Gay and bisexual men will be able to donate blood for the first time under new regulations.
However, the men must have not had any male partners for 12 months before donating to be considered acceptable donors.
“I am a staunch supporter of emancipation and equality of people, and at the same time responsible for the safe blood supply in the Netherlands,” Minister for Health Edith Schippers said in a statement announcing the change in policy.
Previously, gay men in the Netherlands were banned from donating blood regardless of how long it has been since they were sexually active.
Despite the change, Dutch LGBT rights groups have said they are disappointed that the changes did not go far enough.
“The new policy will remain unnecessarily discriminatory. This proposal provides too little, too late,” COC chair Tanja Ineke told AT5.
“The policy is only of practical importance for bisexual men in long-term monogamous relationships with a woman.”
She said that the policy will make no real change for the vast majority of sexually active gay men in Holland.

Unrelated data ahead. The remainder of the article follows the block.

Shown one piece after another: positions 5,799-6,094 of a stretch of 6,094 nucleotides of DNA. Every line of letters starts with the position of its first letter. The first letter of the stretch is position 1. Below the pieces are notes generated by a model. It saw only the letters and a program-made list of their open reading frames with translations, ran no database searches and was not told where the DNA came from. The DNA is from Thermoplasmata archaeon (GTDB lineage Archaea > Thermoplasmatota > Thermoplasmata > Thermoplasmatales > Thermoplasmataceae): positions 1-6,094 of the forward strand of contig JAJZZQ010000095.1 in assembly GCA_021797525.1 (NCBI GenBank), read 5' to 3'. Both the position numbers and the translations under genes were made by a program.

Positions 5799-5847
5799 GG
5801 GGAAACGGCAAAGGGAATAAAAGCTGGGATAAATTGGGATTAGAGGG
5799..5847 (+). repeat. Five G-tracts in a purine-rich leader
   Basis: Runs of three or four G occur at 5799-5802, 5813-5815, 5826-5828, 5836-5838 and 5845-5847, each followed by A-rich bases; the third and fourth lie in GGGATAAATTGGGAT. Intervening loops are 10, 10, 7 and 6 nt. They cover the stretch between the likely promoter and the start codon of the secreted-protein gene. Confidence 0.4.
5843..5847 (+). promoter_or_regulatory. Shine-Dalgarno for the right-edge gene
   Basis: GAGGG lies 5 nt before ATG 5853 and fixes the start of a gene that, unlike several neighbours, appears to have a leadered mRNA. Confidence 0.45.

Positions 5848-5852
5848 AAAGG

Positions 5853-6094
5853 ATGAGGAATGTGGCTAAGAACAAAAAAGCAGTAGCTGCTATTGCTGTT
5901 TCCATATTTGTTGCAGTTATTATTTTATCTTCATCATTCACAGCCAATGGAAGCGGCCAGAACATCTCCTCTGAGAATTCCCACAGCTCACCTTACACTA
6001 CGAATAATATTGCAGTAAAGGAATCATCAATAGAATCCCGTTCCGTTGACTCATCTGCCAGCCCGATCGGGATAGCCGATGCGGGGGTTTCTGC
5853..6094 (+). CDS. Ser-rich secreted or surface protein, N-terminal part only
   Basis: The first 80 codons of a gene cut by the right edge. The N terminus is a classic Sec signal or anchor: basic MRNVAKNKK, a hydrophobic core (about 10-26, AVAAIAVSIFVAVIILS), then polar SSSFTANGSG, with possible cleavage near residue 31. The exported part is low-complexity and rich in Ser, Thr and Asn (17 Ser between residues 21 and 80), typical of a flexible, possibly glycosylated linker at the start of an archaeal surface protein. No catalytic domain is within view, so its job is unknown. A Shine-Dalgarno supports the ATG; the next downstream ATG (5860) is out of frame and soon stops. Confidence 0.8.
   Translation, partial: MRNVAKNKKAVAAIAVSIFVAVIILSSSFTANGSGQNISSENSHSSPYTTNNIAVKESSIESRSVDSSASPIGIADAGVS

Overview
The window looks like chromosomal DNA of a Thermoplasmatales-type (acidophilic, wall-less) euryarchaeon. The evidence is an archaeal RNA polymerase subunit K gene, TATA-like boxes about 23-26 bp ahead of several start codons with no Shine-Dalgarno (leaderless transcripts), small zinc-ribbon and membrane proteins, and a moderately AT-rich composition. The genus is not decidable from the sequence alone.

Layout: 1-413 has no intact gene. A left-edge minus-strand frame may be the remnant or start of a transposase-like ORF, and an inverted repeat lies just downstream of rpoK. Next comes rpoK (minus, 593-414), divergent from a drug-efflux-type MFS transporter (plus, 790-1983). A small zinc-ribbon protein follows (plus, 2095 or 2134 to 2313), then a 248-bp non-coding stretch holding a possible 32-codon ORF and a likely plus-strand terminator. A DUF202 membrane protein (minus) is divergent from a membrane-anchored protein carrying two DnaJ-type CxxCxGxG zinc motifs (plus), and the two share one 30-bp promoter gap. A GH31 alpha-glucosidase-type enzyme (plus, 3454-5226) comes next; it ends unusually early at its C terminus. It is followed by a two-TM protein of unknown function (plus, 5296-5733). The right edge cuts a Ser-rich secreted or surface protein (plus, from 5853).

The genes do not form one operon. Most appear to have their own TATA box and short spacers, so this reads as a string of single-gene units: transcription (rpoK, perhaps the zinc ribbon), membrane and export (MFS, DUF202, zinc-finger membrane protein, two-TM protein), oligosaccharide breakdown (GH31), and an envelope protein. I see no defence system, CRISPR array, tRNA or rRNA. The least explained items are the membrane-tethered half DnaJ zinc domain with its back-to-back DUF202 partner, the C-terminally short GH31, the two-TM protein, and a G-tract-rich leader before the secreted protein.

However, Schippers defended the new policy by pointing out that countries like Sweden, Finland and the United Kingdom maintained similar bans.
At present in England, Scotland and Wales, men who have sex with men (MSM) are banned from giving blood unless they abstain from sex for 12 months.
The ban also affects many women who are married to bisexual men – as the ban also prevents women who have slept with MSM from giving blood.
Until 2011, MSM were permanently banned from giving blood across the UK – but the system was changed in England, Scotland and Wales.
In Northern Ireland, MSM remain banned for life from giving blood, as the country’s DUP Health ministers have repeatedly ignored medical advice to keep a permanent ban in place.
Earlier this year it was announced that the number of people donating blood has fallen 40% in a decade, and the blood donation service could soon be in crisis.
A growing number of MPs from across the political spectrum support a review of the ban.